Jobs are hard to get these days – for everyone, not just those of you looking for jobs in TV. You need to ensure the way you apply is as good as it can be. If your new-year resolution is to improve your application skills then here’s some useful advice, courtesy of the experts at recruitment firm SalesTarget.
Can’t seem to get far in the application process?
You fire away your CV every day, several times a day, but it seems like you hardly get called in for an interview, or when you do, you can’t seem to secure a second one. Salestarget.co.uk asked Jon Humpfreys, the managing director at Manesis Search & Selection, to identify some common issues jobseekers may want to address if they don’t seem to get very far in the application process.
Check your CV again
“If your CV is not getting you an interview, then there is something either not right, missing or putting someone off,” says Humpfreys. Often, we look at something so many times that we miss the mistakes that are right in front of our eyes. Humpfreys suggests having a friend look over your CV or, if you can, hire a professional to edit it.
Even if there are no mistakes, your CV may not seem relevant to the job you’re applying for. Humphreys suggests tailoring your CV for particular jobs. If you are applying for a job in a post production company, then any experience you have in post production should be highlighted more with detailed bullets than with other positions that are not as relevant.
“If a candidate’s background spans different roles or markets and [the candidate] is applying for a wide range of roles, sending different CVs for different jobs makes perfect sense.” One common mistake Humphreys sees is candidates not marketing or ‘selling’ themselves enough. The CV should not only detail what you did but it should put into context how that was important to your employer. Another is CVs that are not clear, just as when they mention companies without describing what they are or how they fit in their market.
Do more research
Recruiters like to see a candidate who is enthusiastic about working for the company and not just because it’s a job. They want to know you’ve done your homework. That sort of initiative is seen as an indication of how you’ll perform if given the job. The most impressive cover letters show some knowledge of the area you are hoping to work in (ie television!) and suggest how you can play a part in the company’s goals.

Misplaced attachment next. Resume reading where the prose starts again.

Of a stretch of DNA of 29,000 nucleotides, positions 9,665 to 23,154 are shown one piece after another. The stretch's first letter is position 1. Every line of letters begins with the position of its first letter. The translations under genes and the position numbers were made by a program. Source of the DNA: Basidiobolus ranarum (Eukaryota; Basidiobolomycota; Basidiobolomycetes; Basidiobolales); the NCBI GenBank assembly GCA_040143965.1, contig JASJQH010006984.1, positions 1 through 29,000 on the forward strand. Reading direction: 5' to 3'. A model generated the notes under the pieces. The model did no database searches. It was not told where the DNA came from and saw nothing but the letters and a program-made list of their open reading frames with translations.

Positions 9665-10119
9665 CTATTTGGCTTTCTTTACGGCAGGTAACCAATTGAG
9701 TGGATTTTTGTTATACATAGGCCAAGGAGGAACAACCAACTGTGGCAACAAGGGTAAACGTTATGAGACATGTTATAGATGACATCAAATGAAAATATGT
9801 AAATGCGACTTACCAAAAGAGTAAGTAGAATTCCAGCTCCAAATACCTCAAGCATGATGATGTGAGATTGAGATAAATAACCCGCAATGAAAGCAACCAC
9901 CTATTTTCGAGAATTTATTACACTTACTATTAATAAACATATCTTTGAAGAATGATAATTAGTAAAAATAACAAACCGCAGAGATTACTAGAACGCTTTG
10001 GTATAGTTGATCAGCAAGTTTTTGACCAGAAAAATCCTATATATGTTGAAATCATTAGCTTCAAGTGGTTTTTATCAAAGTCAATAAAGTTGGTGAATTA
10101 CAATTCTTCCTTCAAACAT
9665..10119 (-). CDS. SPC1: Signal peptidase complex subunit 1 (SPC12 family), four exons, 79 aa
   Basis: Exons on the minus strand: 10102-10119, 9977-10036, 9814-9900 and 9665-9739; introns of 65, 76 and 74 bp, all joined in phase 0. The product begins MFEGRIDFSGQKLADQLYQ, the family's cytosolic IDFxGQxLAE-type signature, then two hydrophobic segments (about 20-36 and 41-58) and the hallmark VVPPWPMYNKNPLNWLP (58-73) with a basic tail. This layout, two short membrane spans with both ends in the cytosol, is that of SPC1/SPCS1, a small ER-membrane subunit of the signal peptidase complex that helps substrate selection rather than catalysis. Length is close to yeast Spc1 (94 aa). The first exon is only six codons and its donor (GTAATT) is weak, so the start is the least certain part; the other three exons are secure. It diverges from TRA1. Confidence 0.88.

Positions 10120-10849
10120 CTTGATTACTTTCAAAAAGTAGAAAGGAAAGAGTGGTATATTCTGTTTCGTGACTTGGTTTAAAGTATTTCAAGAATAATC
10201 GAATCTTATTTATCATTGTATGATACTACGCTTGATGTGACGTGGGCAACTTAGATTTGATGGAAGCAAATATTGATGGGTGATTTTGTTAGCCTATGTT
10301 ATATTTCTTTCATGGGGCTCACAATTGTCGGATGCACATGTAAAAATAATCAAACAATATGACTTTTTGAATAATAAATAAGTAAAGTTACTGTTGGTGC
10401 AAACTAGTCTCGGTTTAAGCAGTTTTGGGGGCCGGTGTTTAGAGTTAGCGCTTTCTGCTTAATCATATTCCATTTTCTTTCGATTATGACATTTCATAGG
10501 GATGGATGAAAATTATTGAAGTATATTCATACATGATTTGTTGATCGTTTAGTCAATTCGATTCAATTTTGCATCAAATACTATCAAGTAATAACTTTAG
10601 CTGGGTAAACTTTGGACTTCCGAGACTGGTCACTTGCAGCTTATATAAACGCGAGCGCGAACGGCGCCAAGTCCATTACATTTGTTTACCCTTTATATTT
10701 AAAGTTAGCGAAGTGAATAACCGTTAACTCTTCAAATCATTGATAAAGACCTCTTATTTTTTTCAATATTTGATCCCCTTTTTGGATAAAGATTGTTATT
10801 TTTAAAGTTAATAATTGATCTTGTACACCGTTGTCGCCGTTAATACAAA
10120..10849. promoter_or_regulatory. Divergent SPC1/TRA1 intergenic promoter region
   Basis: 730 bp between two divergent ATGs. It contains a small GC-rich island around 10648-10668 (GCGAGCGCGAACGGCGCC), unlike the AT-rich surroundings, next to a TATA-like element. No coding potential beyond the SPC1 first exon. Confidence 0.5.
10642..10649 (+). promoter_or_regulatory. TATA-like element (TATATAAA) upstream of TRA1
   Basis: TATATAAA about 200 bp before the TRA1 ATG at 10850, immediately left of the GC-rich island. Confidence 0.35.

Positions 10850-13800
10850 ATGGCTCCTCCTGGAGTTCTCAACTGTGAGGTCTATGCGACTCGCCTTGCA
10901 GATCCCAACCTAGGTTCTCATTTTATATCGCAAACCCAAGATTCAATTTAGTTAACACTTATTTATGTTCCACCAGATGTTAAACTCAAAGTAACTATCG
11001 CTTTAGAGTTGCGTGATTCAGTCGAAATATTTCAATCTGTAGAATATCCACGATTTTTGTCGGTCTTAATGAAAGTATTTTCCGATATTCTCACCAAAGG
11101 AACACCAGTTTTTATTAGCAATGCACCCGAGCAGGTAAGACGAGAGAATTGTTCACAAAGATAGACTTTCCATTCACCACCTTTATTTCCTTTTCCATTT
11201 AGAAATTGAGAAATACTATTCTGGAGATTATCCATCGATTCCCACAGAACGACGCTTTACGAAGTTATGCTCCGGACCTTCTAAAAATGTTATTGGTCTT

The only way you will know what recruiters think about your CV is to ask them. Contact the companies you have applied to and ask for constructive feedback. Don’t be surprised if few people respond. Recruiters sometimes receive hundreds of emails a day, so don’t take it personally if someone does not respond. If someone does respond, however, remember not to get defensive with any feedback they give you. Listen to what they are saying and see if there is any truth to it. Improve your interview skills.
Our guide to interviews breaks down what you should do before, during and after the interview. But there may be other long-term things you can do to improve your ability to impress a prospective employer. You may consider the following:
• If delivering a presentation during an interview makes you nervous, do a rehearsal in front of family or friends
• Do you dread tests? Practice timing yourself on completing tasks you’re likely to be asked in an interview.
• Do group exercises worry you? Perhaps a weekend public speaking course could help.
• Consider weekend, holiday or part time sales jobs to try and get some work experience to boost your CV.
Thanks to Kat for that article and if you want to hear some thoughts on what they may ask you at an interview for a TV production job then you check out my article on that subject HERE.
There are also several articles on the site providing advice to work experience and runners applying for those first jobs in TV.